The Differences Between Teaching Live and Teaching Online

Teaching, according to Britannica is “the profession of those who give instruction especially in an elementary or a secondary school or in a university”.  Teaching is a significant job that helps create an impact on the lives of others and its history can be traced to Confucius (561 B.C.) – the first private teacher in history.  In term of numbers, teaching is regarded as the world’s largest profession and according to statistics from the United Nations Educational, Scientific and Cultural Organization (UNESCO), 68.8 million teachers will be needed over the next 14 years in order to provide every child with basic primary and secondary education.

Live teaching in classroom

Source: Unsplash

Over the years, teaching has evolved from being done in a typical classroom or auditorium setting based on a strict schedule to the modern day use of technology for communicating ideas, getting access to materials and planning lessons. Indeed, the way we learn has transformed and, in this article, I’ll share the differences between teaching live and teaching online.

Student Enrollment

Student enrollment is higher during online teaching and this is simply due to the fact that access to internet irrespective of location is all that is needed. The anonymity of students of online learning is also an advantage because most learners who are shy or disabled are brave enough to participate in the virtual classroom. The teacher is also able to reach a higher number of people which otherwise would have required a larger auditorium and teaching assistants to manage the crowd.  Professor Daphne Koller – the founder of Coursera in her TED talk gave an example using the Machine Learning class (a big class) which typically has about 400 students enrolled every time it’s offered but when it was offered to the public online, 100,000 learners enrolled.

Responsibility

Teaching live requires the teacher to only explain the materials in a classroom environment and when needed, divide the students into groups in order to make the activities run smoothly. In an online classroom, the teacher has to rely on virtual classroom and eLearning conferencing tools to run the activities smoothly and as such he/she incurs the additional responsibility of providing technical help when problems arise during a course.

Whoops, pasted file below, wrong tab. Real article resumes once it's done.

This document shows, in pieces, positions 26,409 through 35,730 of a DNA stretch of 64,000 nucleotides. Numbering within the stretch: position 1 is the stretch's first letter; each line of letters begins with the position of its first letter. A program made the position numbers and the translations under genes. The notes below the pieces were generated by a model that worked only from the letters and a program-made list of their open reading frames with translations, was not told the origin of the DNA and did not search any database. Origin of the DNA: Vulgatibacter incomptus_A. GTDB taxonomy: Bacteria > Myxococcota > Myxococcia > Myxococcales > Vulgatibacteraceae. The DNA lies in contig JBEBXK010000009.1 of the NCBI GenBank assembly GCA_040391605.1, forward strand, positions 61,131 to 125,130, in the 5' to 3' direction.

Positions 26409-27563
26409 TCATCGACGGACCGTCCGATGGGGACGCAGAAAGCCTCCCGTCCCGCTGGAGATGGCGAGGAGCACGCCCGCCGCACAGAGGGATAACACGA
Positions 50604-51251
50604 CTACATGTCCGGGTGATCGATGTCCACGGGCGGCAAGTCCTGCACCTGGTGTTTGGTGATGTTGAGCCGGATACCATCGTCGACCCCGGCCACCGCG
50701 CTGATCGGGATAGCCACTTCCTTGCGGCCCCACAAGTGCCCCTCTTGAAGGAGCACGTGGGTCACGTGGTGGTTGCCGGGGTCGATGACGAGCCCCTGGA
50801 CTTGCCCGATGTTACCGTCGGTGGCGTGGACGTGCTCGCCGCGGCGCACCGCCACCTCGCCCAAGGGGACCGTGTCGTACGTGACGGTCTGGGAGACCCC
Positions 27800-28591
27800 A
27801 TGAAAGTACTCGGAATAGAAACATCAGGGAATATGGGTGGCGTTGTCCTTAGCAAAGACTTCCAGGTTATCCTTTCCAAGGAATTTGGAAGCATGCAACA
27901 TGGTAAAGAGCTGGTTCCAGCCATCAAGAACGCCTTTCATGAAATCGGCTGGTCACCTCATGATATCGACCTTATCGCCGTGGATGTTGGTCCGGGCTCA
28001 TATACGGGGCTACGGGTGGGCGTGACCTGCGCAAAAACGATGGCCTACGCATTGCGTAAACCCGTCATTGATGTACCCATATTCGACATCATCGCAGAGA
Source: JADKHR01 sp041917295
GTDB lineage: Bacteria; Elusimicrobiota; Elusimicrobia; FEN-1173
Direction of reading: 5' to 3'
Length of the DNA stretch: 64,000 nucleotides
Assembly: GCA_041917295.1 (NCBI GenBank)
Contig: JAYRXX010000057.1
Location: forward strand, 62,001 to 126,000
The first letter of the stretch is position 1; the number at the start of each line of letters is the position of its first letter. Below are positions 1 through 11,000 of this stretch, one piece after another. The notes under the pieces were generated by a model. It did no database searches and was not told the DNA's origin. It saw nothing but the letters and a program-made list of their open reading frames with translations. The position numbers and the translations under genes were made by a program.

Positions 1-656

Feedback

Getting feedback from the students is also relatively easier in a traditional classroom as this can be evaluated visually (based on the look on students’ faces) as opposed to the use of questionnaires, online polls and breaking lessons into chunks to check that students are engaged during the course.

Teaching online on Preply

Source: My Life! Teaching in a Korean University

Student Engagement

Both modes of learning require discipline and motivation from the student, however more is required during online learning and the teacher has to devise creative ways to keep the students glued to the end. Online teachers have to pay more attention to personal interaction (via emails and chats) with their students, get them talking with the rest of the class, provide ongoing encouragement and other incentives to keep them committed.

Preparation of Syllabus

As opposed to traditional teaching where the syllabus can be prepared as the term/semester progresses, for online teaching the entire syllabus has to be prepared and ready before the learners begin the course. This is simply because learners determine the pace of learning when taking online courses and having the entire syllabus ready before starting the course will help them plan better.

Compensation

Teachers have the opportunity to earn more when they explore online teaching opportunities. This is simply because a wider audience can be reached irrespective of their location. You can sign up a part-time tutor via platforms like Preply and increase income from the convenience of your laptop without having to be physically present in a traditional classroom.

In summary, despite the differences between teaching live and online teaching, both methods can be used to attain significant results. Although online learning requires a lot of independence and discipline, it engages a diverse group of learners because of the convenience and flexibility it offers and attracts non-traditional learners such as parents, working students, military personnel etc. It’s also worthy to note that in the fast-changing globalized world we currently live in, more people are embracing online education as a way to improve skills, learn a language etc. So, what about you? what do you think about both methods? Do let us know in the comment section.


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